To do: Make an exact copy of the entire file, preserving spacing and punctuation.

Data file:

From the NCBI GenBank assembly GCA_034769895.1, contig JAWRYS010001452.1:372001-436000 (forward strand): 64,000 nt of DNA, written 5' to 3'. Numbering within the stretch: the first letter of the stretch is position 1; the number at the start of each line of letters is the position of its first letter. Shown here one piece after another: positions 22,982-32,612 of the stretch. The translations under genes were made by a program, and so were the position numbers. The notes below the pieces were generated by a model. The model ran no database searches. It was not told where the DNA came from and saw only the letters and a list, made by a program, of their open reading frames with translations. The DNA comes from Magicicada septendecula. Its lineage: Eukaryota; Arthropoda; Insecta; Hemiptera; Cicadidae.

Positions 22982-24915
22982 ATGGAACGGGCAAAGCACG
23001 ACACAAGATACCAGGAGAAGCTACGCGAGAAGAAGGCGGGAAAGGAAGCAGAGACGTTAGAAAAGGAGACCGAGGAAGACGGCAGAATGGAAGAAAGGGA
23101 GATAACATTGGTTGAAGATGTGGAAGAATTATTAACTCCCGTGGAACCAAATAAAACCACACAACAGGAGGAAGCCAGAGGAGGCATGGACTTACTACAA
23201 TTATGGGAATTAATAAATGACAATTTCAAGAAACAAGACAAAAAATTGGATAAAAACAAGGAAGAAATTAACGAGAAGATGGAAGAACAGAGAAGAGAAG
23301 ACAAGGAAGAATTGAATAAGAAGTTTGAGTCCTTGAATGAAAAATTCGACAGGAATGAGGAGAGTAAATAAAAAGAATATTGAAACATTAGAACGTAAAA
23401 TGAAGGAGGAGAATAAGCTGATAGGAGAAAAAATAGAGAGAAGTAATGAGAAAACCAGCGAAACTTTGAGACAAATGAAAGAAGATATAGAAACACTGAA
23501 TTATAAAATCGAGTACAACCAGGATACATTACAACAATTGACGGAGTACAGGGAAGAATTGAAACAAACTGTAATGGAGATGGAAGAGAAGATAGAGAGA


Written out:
From the NCBI GenBank assembly GCA_034769895.1, contig JAWRYS010001452.1:372001-436000 (forward strand): 64,000 nt of DNA, written 5' to 3'. Numbering within the stretch: the first letter of the stretch is position 1; the number at the start of each line of letters is the position of its first letter. Shown here one piece after another: positions 22,982-32,612 of the stretch. The translations under genes were made by a program, and so were the position numbers. The notes below the pieces were generated by a model. The model ran no database searches. It was not told where the DNA came from and saw only the letters and a list, made by a program, of their open reading frames with translations. The DNA comes from Magicicada septendecula. Its lineage: Eukaryota; Arthropoda; Insecta; Hemiptera; Cicadidae.

Positions 22982-24915
22982 ATGGAACGGGCAAAGCACG
23001 ACACAAGATACCAGGAGAAGCTACGCGAGAAGAAGGCGGGAAAGGAAGCAGAGACGTTAGAAAAGGAGACCGAGGAAGACGGCAGAATGGAAGAAAGGGA
23101 GATAACATTGGTTGAAGATGTGGAAGAATTATTAACTCCCGTGGAACCAAATAAAACCACACAACAGGAGGAAGCCAGAGGAGGCATGGACTTACTACAA
23201 TTATGGGAATTAATAAATGACAATTTCAAGAAACAAGACAAAAAATTGGATAAAAACAAGGAAGAAATTAACGAGAAGATGGAAGAACAGAGAAGAGAAG
23301 ACAAGGAAGAATTGAATAAGAAGTTTGAGTCCTTGAATGAAAAATTCGACAGGAATGAGGAGAGTAAATAAAAAGAATATTGAAACATTAGAACGTAAAA
23401 TGAAGGAGGAGAATAAGCTGATAGGAGAAAAAATAGAGAGAAGTAATGAGAAAACCAGCGAAACTTTGAGACAAATGAAAGAAGATATAGAAACACTGAA
23501 TTATAAAATCGAGTACAACCAGGATACATTACAACAATTGACGGAGTACAGGGAAGAATTGAAACAAACTGTAATGGAGATGGAAGAGAAGATAGAGAGA